@lakshman - I don’t think that is what the OP wants. If a user were to accidentally create a new folder in there, then it would just give that folder name. OP wants to read the directory names, convert it to a date in MM.yyyy format, then get the next month.
@Apple1 You are on the right track! Now that you have an array (of string) of all the directory names, you should convert it into an array of datetime variables instead. This will allow you to use various datetime methods and properties which will help you achieve your goal. I have attached a workflow showing how to do it and described it below as well. Please let me know if you have questions.
Directory.GetDirectories returns the full path rather than just the name of the directory (e.g. C:\temp\01.2020 instead of only 01.2020). To remedy this, we will use linq to pull out only the directory name property instead.
Directory.GetDirectories(YourPath).Select(function(x) new DirectoryInfo(x).Name).ToArray()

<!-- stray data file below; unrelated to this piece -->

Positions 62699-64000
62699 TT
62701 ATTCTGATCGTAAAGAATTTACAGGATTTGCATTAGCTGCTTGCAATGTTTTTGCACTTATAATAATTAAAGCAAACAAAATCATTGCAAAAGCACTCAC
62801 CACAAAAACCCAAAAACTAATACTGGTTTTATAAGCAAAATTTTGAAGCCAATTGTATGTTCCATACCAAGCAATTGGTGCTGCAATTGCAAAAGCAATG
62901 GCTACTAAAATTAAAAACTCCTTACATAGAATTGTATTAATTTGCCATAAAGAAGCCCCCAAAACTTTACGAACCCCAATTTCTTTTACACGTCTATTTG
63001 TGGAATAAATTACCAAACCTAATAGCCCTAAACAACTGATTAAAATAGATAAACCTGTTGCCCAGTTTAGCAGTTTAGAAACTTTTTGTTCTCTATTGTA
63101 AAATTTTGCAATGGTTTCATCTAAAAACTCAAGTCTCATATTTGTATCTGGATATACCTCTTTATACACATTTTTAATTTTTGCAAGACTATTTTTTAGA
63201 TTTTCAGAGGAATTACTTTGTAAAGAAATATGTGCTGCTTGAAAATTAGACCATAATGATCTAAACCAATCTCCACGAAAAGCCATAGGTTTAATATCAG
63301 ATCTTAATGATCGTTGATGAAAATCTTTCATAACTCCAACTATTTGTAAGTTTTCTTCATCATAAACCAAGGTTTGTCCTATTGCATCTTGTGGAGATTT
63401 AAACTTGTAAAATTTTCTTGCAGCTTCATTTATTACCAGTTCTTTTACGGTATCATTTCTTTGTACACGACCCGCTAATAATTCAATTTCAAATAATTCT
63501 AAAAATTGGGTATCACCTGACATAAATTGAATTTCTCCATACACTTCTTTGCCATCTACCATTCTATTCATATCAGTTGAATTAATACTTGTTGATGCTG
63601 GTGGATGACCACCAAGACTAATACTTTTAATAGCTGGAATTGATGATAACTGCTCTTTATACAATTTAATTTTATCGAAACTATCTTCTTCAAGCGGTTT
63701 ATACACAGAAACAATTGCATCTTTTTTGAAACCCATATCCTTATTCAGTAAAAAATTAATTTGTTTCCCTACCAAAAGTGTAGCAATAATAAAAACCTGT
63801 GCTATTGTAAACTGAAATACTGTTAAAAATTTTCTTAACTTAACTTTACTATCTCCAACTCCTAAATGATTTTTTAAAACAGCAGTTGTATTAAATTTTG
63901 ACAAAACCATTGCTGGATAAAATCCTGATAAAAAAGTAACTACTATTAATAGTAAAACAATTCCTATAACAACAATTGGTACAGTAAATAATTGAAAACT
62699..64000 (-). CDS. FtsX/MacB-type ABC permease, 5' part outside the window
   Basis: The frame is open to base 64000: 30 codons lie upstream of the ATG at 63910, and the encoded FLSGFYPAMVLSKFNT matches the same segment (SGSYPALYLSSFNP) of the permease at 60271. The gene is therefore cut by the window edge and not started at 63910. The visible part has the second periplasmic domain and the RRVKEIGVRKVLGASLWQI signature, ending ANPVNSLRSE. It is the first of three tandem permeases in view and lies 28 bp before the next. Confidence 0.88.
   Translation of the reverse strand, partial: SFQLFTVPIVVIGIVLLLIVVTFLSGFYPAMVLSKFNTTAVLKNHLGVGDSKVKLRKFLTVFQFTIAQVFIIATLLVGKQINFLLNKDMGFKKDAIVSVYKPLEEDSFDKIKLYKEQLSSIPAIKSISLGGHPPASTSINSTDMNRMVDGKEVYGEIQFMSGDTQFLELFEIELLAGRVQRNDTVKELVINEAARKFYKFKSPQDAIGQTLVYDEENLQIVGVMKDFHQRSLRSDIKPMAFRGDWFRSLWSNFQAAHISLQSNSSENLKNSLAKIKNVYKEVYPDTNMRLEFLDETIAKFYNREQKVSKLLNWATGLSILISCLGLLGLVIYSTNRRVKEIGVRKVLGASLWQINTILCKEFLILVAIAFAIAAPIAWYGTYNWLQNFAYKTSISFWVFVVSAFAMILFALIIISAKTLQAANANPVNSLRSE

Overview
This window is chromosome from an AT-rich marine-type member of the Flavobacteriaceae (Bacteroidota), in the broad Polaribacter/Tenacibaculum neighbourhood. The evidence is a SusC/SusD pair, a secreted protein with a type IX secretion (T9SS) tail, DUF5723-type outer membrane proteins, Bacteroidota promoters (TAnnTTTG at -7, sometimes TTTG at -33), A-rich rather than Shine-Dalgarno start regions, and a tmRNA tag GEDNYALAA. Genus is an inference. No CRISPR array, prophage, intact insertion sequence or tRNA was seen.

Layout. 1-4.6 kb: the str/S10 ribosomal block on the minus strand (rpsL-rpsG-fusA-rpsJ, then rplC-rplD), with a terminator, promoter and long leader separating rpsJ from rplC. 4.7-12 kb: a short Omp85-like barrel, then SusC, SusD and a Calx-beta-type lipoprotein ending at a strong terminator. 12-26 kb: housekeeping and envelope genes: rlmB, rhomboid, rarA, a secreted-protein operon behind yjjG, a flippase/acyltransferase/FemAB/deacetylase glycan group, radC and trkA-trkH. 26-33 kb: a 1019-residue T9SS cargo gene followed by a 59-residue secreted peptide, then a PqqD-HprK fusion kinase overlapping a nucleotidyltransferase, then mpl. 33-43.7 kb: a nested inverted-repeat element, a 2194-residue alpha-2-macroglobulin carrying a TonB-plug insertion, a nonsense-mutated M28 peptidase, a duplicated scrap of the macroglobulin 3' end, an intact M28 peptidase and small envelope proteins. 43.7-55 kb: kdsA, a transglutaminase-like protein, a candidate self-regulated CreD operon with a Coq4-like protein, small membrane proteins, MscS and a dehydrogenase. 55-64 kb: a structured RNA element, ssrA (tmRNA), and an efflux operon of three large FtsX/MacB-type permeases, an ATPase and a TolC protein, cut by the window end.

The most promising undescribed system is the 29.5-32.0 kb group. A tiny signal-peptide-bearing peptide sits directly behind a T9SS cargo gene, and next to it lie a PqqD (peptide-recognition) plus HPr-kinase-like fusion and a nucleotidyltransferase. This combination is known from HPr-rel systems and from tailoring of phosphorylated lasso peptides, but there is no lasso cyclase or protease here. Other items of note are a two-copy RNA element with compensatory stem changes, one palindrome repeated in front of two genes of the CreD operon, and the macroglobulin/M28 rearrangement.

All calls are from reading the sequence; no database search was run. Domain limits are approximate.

NOTE: We could build this next piece into our above linq, but i prefer to use built-in activities where possible instead.
Next, we use a for each loop to convert each item in the string array to a datetime variable. We can do this using the ‘add to collection’ activity (after initializing a list of datetime), and converting the string to datetime like so:
Next, we will use the .Max() function on our list of datetimes to find the latest date, add 1 month with the .AddMonth() method, and convert it back into a string with the .ToString() method and formatting it the way we like in MM.yyyy format.
And finally, we use the ‘create directory’ activity to actually create the directory. Use the path.combine() method to combine the original path of the directory (I called it YourPath) and the newly found date (I called it NewDateFolder).
delete.xaml (7.1 KB)